New York University scientists captured a spectacular video of a massive iceberg breaking apart Greenland. Footage published by the university reveals an approximately 6.4-kilometre-long chunk of ice breaking off the Helheim Glacier. The images were captured by NYU scientists David and Denise Holland on June 22 while they were out a different research expedition.
In an interview for GlobalNews.ca Denise recounted some of the details:‘’We were almost ready to go to bed, we were closing down the camp and getting ready to go to sleep. I heard a noise that lasted longer than normal, sort of a loud booming sound.’’
While the event was not rare by itself, a chance to capture it live does not occur every day. Denise jumped out of bed, grabbed her camera and ran outside. She briefly details the experience: “It’s rare that people are in the right place for such a large event with cameras pointed. We were really fortunate and quite amazed.”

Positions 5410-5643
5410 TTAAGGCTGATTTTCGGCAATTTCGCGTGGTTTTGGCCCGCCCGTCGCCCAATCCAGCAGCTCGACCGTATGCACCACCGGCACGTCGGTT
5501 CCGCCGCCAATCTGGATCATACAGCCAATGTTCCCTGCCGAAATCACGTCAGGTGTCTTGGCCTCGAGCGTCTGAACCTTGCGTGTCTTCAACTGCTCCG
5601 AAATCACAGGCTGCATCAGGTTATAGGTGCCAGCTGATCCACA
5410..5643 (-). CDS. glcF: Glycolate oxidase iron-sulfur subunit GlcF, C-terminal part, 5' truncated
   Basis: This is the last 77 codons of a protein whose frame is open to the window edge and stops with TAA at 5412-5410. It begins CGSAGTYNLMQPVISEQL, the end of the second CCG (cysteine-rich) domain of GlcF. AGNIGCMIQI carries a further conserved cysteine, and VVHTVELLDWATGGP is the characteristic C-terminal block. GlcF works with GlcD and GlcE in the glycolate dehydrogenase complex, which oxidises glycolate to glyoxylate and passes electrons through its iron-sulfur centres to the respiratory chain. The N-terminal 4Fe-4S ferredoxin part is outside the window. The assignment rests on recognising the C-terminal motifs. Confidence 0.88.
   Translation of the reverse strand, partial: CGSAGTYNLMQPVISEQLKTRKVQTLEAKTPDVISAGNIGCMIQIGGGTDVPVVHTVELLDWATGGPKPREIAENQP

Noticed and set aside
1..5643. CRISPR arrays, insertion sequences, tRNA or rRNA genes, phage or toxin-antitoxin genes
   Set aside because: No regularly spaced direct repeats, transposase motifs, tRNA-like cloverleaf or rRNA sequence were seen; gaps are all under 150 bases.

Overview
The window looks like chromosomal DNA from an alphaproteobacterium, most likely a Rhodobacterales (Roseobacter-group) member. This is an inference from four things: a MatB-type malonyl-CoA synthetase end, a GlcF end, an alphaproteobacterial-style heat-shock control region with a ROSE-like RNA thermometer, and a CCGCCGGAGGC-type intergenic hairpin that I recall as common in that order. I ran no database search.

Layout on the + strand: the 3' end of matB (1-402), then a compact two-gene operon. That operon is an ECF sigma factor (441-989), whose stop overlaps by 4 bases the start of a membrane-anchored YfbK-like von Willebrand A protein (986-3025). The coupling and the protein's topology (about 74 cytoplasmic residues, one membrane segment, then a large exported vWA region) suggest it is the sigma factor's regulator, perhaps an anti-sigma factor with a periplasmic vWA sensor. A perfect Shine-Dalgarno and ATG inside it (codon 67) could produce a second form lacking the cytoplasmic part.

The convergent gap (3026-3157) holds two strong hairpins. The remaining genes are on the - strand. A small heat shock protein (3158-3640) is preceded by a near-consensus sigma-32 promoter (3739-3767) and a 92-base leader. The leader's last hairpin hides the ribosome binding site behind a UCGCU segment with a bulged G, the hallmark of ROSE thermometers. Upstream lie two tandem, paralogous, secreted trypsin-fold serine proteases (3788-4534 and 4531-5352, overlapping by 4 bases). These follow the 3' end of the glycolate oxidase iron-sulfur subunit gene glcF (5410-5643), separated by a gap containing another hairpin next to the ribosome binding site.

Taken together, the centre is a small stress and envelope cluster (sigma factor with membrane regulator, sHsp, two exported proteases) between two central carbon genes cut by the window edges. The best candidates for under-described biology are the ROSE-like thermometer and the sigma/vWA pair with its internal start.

According to NYU scientists, initial measurements estimate that the size of the iceberg is somewhere between the size of “lower Manhattan up to Midtown in New York City.”
Rising Sea Levels
While the video offers an amazing show of untamed nature the consequences may be direr than they seem. David, who also teaches mathematics at NYU, explained that the phenomenon is called calving, and it is a major contributor to rising sea levels.
In fact, if you look closely at the video, you can see that the sea level rises instantly when the iceberg begins to break from the glacier. The event is similar at a much smaller scale, to adding ice cubes to a drink. While at first look it does not seem to be much when the ice melts there is a significant raise in the water level both in the sea and in your glass.
NASA’s National Snow and Ice Data Center notes that ice sheets around the world are in a continuous decline, and sea level will continue to rise due to similar events in the next years.
Jasmine holds a Master’s in Journalism from Ryerson University in Toronto and writes professionally in a broad variety of genres. She has worked as a senior manager in public relations and communications for major telecommunication companies, and is the former Deputy Director for Media Relations with the Modern Coalition. Jasmine writes primarily in our LGBTTQQIAAP and Science section.